Do We Need Any More Drugs?
ONE deeply-felt conviction unites the thousands of demonstrators who will be marching through the streets of London today: that the law banning cannabis is an absolute ass.
It may not be a view shared by the Government, but it cannot simply be brushed aside. The protest will show that the campaign to legalise the drug now reaches far beyond the ranks of the young and rebellious.
The marchers will be led by the Labour MP Paul Flynn, supported by a number of prominent European MPs. A liberal broadsheet is giving the campaign its backing. And it's not just the fashionable bien-pensants who think the present law is unworkable. The Mail's Ann Leslie has argued powerfully in this newspaper that cannabis should be decriminalised.
Their case can seem beguiling. The law in this matter is more honoured in the breach than the observance. Academic studies suggest that half of all 16-year-olds have experimented with the drug. Millions of adults have puffed the occasional joint without coming to any noticeable harm. And it is arguable that cannabis is less injurious to health than either alcohol or tobacco.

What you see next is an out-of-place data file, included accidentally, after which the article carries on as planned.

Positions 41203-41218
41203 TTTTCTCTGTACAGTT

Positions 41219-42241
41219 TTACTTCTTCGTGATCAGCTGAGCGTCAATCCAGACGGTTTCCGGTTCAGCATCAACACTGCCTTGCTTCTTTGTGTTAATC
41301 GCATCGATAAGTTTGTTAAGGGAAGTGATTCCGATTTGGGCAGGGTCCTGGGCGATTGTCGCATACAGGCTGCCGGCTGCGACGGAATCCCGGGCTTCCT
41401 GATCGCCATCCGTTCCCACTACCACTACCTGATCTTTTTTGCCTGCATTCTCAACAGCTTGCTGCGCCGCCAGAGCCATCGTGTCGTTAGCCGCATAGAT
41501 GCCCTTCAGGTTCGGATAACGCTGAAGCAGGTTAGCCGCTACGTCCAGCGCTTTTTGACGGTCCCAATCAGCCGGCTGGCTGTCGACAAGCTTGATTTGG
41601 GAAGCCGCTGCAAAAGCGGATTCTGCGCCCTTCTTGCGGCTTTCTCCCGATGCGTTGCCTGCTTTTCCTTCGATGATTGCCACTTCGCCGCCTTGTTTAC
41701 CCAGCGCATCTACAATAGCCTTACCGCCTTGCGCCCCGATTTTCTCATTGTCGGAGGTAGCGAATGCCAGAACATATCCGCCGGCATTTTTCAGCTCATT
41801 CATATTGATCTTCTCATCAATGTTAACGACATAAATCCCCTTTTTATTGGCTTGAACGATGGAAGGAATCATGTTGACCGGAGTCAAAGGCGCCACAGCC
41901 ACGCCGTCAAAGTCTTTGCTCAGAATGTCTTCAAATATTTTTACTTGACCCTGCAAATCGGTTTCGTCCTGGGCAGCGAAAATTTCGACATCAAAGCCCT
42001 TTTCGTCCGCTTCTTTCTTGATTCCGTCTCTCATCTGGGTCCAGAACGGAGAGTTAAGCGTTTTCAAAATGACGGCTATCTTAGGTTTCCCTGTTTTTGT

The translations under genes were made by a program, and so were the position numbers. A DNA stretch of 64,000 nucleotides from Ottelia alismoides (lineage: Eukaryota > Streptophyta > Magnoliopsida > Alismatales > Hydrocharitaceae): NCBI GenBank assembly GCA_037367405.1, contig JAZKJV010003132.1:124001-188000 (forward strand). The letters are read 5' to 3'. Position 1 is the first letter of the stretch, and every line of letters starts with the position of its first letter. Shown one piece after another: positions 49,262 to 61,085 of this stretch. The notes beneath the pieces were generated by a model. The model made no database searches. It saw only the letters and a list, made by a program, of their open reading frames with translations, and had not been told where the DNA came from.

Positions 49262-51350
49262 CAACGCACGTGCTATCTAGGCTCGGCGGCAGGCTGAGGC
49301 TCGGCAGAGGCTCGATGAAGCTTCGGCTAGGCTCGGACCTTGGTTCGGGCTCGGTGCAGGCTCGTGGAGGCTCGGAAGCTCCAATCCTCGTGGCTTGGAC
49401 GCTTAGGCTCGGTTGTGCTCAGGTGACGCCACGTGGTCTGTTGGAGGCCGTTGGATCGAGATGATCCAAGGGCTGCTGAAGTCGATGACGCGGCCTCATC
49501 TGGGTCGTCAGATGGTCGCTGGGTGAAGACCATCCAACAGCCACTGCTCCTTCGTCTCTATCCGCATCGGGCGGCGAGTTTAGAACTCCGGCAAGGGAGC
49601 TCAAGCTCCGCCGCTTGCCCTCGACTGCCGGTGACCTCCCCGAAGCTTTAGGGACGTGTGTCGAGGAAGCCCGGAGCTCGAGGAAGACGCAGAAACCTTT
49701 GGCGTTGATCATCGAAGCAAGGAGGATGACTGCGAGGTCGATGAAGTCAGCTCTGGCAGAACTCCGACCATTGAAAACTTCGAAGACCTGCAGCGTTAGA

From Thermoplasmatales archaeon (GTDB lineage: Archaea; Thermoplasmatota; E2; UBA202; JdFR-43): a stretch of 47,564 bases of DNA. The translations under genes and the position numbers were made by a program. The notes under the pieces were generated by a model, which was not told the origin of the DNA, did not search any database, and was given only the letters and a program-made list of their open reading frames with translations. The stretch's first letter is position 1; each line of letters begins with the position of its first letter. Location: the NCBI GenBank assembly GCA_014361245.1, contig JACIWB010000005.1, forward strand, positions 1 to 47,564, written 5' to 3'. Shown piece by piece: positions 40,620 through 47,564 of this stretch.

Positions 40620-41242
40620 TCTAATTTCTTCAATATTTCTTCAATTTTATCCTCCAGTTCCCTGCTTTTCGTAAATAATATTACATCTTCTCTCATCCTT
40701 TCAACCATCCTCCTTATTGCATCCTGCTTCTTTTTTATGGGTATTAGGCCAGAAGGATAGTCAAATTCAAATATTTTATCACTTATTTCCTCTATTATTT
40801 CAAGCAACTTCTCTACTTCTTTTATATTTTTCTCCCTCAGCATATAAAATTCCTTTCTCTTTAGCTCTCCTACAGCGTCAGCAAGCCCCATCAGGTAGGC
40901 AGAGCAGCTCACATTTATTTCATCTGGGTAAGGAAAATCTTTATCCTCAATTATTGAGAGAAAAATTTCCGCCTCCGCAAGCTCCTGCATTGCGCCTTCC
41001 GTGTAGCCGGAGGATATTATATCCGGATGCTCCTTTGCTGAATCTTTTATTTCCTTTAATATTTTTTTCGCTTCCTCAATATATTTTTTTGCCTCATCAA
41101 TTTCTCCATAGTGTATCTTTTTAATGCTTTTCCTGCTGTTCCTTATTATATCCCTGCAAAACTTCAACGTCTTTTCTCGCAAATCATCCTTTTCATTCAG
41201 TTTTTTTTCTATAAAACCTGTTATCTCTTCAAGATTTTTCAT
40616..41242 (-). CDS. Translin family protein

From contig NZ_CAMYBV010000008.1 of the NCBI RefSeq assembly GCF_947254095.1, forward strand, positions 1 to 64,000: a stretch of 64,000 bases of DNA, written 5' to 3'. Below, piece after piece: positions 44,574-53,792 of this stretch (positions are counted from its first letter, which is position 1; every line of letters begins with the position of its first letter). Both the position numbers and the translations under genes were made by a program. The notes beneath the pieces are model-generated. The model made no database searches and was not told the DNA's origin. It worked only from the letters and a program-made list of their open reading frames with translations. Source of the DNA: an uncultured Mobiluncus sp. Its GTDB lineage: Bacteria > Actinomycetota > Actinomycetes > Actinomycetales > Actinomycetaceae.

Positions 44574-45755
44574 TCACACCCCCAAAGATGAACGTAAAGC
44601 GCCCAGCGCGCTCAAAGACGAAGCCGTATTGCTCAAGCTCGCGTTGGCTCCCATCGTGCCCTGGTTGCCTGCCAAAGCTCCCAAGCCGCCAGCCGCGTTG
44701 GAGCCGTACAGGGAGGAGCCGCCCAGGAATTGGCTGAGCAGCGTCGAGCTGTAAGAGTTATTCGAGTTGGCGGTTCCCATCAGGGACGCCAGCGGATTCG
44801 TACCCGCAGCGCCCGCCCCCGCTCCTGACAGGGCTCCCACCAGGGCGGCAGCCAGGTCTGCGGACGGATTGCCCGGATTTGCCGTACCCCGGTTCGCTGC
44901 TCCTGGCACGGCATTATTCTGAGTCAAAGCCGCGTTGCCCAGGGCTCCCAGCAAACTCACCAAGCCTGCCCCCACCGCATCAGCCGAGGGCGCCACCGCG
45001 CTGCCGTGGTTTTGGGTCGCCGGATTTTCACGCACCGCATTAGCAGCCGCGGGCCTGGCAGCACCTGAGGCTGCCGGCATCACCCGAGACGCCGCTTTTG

Yet when all that is said, today's demo still does not deserve to succeed.
Yes, the ban on cannabis may indeed be ineffective. But then, so are the bans on harder drugs such as heroin and cocaine.
There were just 333 registered addicts in 1958. Today the number hooked runs into tens of thousands. Despite police successes - like yesterday's arrest of a Turkish drugs baron - junkies can all too easily find a fix.
But should the law be changed simply because it isn't always obeyed?
Only the most extreme libertarians take the view that hard drugs should be legally available. …